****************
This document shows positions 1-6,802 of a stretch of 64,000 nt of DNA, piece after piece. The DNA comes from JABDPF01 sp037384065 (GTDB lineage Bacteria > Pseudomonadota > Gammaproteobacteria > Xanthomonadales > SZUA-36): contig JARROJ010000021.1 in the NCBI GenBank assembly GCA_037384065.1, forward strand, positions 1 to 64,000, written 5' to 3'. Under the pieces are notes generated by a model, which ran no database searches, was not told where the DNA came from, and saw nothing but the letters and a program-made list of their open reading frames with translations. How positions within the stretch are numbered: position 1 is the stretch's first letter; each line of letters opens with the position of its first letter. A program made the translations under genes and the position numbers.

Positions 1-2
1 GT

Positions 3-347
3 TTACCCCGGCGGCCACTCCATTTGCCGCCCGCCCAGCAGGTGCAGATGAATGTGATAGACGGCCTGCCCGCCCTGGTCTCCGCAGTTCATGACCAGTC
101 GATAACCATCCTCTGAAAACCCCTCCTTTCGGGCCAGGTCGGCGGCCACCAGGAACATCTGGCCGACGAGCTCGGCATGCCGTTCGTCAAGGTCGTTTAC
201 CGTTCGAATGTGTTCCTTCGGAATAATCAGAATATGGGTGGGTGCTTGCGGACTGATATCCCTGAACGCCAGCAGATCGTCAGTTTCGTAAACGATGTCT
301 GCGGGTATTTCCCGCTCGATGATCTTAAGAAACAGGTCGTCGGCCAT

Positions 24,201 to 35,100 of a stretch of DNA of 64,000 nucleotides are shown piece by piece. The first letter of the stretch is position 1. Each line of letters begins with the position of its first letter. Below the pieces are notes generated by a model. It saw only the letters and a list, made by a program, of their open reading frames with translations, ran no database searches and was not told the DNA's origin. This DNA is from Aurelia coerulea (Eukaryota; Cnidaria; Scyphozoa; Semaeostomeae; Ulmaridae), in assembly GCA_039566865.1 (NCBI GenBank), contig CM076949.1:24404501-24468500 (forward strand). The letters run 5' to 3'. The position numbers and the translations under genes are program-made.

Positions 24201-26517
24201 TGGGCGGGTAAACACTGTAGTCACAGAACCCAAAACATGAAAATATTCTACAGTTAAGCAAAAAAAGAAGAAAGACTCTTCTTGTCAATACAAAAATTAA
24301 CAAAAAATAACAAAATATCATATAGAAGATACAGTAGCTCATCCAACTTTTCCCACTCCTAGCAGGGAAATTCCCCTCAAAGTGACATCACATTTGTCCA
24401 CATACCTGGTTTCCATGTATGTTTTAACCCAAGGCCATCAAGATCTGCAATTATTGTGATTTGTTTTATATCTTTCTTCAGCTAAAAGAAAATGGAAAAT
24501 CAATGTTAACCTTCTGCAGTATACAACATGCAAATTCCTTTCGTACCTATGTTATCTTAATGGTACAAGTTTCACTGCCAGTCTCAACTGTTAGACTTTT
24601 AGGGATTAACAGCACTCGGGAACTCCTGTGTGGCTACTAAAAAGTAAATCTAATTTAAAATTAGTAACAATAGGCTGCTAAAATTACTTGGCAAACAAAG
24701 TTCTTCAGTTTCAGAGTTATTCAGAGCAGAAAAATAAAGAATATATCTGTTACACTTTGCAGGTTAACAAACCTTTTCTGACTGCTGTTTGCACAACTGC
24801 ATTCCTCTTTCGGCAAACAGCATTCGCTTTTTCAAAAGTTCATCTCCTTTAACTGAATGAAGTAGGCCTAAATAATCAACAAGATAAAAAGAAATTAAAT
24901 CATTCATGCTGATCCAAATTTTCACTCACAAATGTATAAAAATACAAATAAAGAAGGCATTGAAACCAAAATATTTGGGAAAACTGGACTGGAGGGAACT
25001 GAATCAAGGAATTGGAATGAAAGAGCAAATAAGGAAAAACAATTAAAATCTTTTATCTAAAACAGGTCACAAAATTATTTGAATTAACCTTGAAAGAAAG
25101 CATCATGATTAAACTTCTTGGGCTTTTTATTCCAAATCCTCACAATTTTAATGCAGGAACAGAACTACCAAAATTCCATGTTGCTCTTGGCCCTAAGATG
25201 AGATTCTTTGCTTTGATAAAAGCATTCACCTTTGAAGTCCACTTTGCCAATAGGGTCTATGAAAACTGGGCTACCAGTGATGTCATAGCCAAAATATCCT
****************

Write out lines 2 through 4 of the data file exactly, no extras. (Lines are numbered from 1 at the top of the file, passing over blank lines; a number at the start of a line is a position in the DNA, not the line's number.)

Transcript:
Positions 1-2
1 GT

Positions 3-347